IMR Press / CEOG / Volume 49 / Issue 5 / DOI: 10.31083/j.ceog4905107
Open Access Original Research
Prenatal care and obstetric outcome based on the insurance status of immigrants in South Korea: a retrospective cohort study
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1 Department of Obstetrics and Gynecology, College of Medicine, The Catholic University of Korea, 06951 Seoul, Republic of Korea
*Correspondence: (Jae Eun Shin)
Academic Editor: Sandro Gerli
Clin. Exp. Obstet. Gynecol. 2022, 49(5), 107;
Submitted: 22 November 2021 | Revised: 8 February 2022 | Accepted: 10 February 2022 | Published: 9 May 2022
Copyright: © 2022 The Author(s). Published by IMR Press.
This is an open access article under the CC BY 4.0 license.

Background: Immigrants face various problems in accessing healthcare because of lacking medical insurance. This study retrospectively evaluated the effect of insurance on the prenatal care and the obstetric outcomes of immigrants in South Korea. The main objective was to compare the obstetric complications between uninsured and insured immigrants, and the secondary objective was to compare the prenatal care and maternal nutrition during pregnancy. Methods: Using data from the hospital records, we compared the perinatal outcomes of insured and uninsured women who delivered at Buchoen St. Mary’s Hospital between 2010 and 2020, including the sociodemographic data, prenatal care, obstetric outcomes, and maternal nutrition. The association between insurance status and the various perinatal outcomes of immigrants was assessed using multivariate logistic regression, adjusting for potential confounding variables. Results: In total, 320 immigrant women were included, and 52 (16%) were uninsured. Uninsured immigrants had fewer numbers and a later initiation of prenatal care visits (7.75 ± 4.44 vs. 12.45 ± 3.75, p < 0.001; 1st trimester: 36.5% vs. 66.8%, p < 0.001, respectively), and a lower percentage of an adequate Kessner index score (26.9% vs. 63.8%; p < 0.001, respectively) than insured immigrants. The obstetric complications and maternal nutrition did not significantly vary. After adjusting for the confounding factors, the uninsured immigrants had a higher odds ratio of less-than-adequate prenatal care (adjusted odds ratio (OR) = 5.18; 95% confidence interval: 2.54–10.53; p < 0.001). Conclusions: Uninsured immigrants had inadequate prenatal care compared to insured immigrants, but this did not result in adverse obstetric and maternal outcomes.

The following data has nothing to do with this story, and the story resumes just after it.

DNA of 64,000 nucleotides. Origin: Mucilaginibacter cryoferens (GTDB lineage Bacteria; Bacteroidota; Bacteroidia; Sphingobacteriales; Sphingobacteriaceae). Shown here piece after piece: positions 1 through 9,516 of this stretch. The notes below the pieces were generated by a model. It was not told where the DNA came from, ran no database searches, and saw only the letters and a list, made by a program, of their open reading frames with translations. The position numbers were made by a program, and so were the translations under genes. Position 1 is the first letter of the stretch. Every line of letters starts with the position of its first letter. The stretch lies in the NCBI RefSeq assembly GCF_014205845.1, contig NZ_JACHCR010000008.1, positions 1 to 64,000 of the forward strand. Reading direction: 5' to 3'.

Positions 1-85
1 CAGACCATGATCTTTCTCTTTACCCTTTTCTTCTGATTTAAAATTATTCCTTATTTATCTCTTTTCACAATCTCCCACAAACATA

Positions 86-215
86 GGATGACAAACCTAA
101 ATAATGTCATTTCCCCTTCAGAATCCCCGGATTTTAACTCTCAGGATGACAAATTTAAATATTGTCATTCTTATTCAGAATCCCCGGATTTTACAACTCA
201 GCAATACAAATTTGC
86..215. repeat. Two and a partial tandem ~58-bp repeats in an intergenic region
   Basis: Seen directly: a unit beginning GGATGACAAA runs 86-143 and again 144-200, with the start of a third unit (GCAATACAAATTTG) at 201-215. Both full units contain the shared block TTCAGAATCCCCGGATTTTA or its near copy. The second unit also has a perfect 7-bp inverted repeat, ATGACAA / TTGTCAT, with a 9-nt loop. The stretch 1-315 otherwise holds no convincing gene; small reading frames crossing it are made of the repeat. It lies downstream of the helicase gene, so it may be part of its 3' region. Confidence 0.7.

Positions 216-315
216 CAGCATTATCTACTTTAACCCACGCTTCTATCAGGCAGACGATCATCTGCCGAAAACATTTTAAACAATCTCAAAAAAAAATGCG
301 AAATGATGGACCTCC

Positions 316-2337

maternal nutrition
perinatal outcomes
prenatal care
Fig. 1.
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